Should a computer really be entrusted with selecting the best candidate for an important job?
Computer-based personality and competency tests are increasingly used as a method of recruitment, but how accurate can these tests be? Is it possible for a computer to analyse how individuals will fit into a company?
We’re all familiar with the Myers–Briggs Type Indicator, which works on the assumption of four principal psychological functions by which humans experience the world – sensation, intuition, feeling and thinking, and its forerunner, the Five-Factor Model, which focuses on five key personality traits.
But the business world is increasingly moving towards a computerised approach. “In the last two years, more data has been generated than in the rest of the world’s entire history. Naturally this has had a massive impact on human ability to produce and apply robust insights to improve a company’s performance across almost all industries and sectors, not least HR,” says Tom Marsden, chief executive of hiring analytics company Saberr.
Researchers think artificial intelligence has the capacity to gain a better insight into our personality than close companions, not to mention potential bosses
These insights can be impressive. In a University of Cambridge study last year, researchers found that a computer could more accurately predict a person’s personality than a work colleague by analysing just ten Facebook likes. The researchers think this sort of artificial intelligence (AI) has the capacity to gain a better insight into our personality than close companions, not to mention potential bosses.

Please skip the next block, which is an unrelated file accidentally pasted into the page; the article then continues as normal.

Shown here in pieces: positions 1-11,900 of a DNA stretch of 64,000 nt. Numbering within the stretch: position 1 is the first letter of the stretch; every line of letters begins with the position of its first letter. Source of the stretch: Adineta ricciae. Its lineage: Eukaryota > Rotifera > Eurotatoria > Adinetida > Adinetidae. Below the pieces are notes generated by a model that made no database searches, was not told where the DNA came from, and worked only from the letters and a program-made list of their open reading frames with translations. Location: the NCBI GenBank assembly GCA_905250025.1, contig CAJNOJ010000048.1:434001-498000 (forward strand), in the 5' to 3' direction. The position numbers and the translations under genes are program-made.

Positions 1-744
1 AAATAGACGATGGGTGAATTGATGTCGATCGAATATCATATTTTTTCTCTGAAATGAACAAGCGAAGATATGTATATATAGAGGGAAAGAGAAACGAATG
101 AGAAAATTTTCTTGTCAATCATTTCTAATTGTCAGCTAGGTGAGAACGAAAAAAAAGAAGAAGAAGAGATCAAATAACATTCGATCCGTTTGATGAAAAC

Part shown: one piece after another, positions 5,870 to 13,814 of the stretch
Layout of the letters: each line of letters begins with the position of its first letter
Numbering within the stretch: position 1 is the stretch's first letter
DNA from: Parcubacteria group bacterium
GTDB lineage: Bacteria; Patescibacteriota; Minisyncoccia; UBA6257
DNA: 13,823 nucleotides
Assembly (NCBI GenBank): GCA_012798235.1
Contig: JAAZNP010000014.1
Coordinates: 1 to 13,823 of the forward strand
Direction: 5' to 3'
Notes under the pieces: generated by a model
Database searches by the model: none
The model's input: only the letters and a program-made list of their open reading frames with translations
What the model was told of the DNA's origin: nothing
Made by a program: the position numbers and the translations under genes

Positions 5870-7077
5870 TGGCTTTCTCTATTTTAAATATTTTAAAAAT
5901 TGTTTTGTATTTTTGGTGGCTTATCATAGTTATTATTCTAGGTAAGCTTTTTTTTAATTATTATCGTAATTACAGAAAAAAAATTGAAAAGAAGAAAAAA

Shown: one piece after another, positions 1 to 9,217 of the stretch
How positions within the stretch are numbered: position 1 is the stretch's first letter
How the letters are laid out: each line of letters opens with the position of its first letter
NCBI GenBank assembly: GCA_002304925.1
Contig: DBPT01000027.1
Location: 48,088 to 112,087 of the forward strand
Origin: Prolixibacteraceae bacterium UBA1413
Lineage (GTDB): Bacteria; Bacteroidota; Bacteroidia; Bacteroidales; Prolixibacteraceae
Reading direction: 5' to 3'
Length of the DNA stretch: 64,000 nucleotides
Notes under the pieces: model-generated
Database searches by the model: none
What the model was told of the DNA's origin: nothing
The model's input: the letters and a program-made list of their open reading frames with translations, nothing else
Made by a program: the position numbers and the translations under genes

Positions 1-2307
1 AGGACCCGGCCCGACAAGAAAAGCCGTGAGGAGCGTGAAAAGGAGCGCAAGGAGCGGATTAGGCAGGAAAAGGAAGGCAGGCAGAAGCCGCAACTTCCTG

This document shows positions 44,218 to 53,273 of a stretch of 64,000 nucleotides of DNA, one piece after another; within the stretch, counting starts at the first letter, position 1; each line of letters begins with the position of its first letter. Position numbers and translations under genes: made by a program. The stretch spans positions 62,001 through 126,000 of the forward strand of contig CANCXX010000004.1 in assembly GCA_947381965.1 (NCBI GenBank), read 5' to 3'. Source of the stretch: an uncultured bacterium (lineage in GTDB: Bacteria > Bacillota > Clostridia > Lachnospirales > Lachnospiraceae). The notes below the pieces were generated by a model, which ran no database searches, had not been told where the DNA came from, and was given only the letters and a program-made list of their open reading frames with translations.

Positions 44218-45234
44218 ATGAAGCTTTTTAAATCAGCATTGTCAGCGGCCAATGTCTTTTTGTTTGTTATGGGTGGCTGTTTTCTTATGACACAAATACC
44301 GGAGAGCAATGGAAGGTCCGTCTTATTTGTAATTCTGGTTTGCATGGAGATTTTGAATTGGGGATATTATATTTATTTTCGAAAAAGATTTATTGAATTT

“At the moment, analysis of your average social media user can predict personality type to approximately 75 per cent accuracy but, though it’s getting closer, someone’s social footprint, for example, is not as accurate as an online test for understanding personality,” says Mr Marsden.
Matt Roberts, chief executive of the Directors Online Network, is a big fan of psychometric testing. “We’ve used it for years and, although it doesn’t tell you someone is going to be perfect for a job, it tells you if they’ll be wrong for it, and where you’re likely to get the most out of them,” he says. “We look at someone who’s doing a job well and try to understand their profile, then recruit similar people.
“It works for some roles better than others, but I’ve only gone against the profile for sales staff twice – and regretted it both times.”
The changing recruitment process
There is a school of thought that says algorithms will replace humans across a significant portion of the recruitment process in the future.
Mr Marsden says: “The role of the recruiter is likely to become more strategic to understand the basis of the algorithm, to check for bias and to review results. This isn’t to say there is no future for the human element of recruitment, it’s just that much like other industries, accounting for example, it will evolve. It’s therefore increasingly important for organisations to frequently reflect upon how computer-generated analytics can strengthen their existing HR strategies.”
As such, it should be treated as “another voice in the room” when making a decision about a person’s career. “But human judgment is required to understand how to combine that insight with other available perspectives and make a decision,” he says.